The Great Discworld Thread

Nuomer1

Journeyed there and back again
#21
The scene when they
turn the cat into a man and dress him as a pirate
made me laugh so hard that it instantly became one of my all-time discworlds favorites.
Agreed! I also loved the phrase (haven't got the book with me, so I may not get it dead right)
Vampires have risen from the grave, but never from the cat!
 

Peat

Journeyed there and back again
#22
You haven't got to my favourites yet: Thud, Night Watch, Carpe Jugulum.

Small Gods,
though, is a bit of a one-off. I love it in a different way to the others (and it's my husband's favourite, along with Night Watch).

(Ofer - I think you'll find that that bit comes in Maskerade.)
I believe its first done in WA but repeated in M!!!!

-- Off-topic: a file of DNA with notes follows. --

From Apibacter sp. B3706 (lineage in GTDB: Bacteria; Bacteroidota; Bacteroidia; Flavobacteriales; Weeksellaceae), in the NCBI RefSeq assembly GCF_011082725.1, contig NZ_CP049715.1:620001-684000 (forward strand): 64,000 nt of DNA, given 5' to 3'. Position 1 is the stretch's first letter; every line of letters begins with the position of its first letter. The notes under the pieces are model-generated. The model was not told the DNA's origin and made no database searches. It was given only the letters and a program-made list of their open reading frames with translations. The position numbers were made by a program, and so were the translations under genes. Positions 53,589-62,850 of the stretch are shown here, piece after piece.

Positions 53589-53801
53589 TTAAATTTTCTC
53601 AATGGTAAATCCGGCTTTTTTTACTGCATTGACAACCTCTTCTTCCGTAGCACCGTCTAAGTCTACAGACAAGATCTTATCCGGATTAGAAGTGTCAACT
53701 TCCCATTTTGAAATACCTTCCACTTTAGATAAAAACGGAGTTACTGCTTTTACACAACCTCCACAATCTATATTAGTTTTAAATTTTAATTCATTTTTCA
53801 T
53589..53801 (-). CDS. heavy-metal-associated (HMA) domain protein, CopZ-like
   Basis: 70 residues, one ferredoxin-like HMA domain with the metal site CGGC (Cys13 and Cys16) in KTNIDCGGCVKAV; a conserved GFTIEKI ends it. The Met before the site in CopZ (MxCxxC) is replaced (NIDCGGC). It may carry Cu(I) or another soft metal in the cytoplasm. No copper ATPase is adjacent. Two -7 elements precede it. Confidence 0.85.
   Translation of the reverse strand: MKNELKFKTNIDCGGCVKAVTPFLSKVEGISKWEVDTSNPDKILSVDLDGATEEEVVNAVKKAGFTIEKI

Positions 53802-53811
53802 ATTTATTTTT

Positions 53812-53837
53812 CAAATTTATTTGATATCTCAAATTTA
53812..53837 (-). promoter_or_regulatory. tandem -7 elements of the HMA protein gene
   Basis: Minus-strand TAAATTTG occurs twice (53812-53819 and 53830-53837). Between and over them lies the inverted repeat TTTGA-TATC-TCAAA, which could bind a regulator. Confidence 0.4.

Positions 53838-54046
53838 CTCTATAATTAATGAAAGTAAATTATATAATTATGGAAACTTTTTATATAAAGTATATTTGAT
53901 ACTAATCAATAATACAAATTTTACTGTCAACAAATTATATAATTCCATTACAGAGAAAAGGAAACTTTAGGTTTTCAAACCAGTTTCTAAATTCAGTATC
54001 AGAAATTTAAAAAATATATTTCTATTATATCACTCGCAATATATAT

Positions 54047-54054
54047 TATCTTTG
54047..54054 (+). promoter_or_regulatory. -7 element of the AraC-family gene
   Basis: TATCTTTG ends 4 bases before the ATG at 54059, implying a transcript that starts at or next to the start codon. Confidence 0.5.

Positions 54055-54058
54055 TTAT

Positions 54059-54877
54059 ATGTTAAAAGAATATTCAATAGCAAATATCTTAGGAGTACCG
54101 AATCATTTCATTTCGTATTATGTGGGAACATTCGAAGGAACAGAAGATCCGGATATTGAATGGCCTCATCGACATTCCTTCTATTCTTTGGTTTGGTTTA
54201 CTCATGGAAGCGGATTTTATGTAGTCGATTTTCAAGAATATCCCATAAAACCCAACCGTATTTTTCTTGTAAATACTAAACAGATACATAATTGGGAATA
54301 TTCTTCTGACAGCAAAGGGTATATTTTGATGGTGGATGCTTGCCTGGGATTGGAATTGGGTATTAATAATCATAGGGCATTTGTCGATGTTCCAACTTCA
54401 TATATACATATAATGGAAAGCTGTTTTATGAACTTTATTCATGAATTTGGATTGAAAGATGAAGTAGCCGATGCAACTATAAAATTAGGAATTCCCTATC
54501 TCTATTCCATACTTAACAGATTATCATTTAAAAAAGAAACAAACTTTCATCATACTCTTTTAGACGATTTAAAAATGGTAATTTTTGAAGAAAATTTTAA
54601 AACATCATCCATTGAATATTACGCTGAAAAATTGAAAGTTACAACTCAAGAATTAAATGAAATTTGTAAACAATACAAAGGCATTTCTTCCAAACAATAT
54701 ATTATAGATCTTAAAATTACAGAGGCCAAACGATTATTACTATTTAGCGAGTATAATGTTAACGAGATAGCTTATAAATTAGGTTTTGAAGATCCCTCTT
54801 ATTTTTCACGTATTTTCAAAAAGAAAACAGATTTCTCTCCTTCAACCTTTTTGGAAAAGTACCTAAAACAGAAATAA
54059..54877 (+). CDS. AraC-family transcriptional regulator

And I fully agreee on Night Watch and Carpe Jugulum being the finest. I might add the Hogfather in Thud's place though.
 

Silvion Night

Sir Readalot
Staff member
#23
Review: Soul Music (Discworld 16)
Today I finished Soul Music (Discworld 16) by Terry Pratchett.

This one was quite all right, but for me it lacked the brilliance of some of the other installments in the series.

In Soul Music again the walls between worlds weaken and something pops through the divide. This time the theme that pops through is Rock music, given form as a electric/semi-magical guitar. It ends up in the hands of a troubadour, who immediately restyles himself to 'Buddy Holly' and collects a ragtag band wherewith he starts to tour the venues of the city of Ankh-Morpork. Everyone who comes into contact with this new type of music (Music With Rocks In) gets infected by the otherworldly magnetism. Some start their own bands. Others purchase band t-shirts (just 10 dollars a piece and that's cutting me own throat) and follow their favorite musicians like true groupies. The whole city is shaking their hips and dancing their bums off. The whole city? No, because not quite everyone is happy with this new development. The musician's guild guards it's prerogatives jealously and sets out to put a stop to the Band With Rocks In.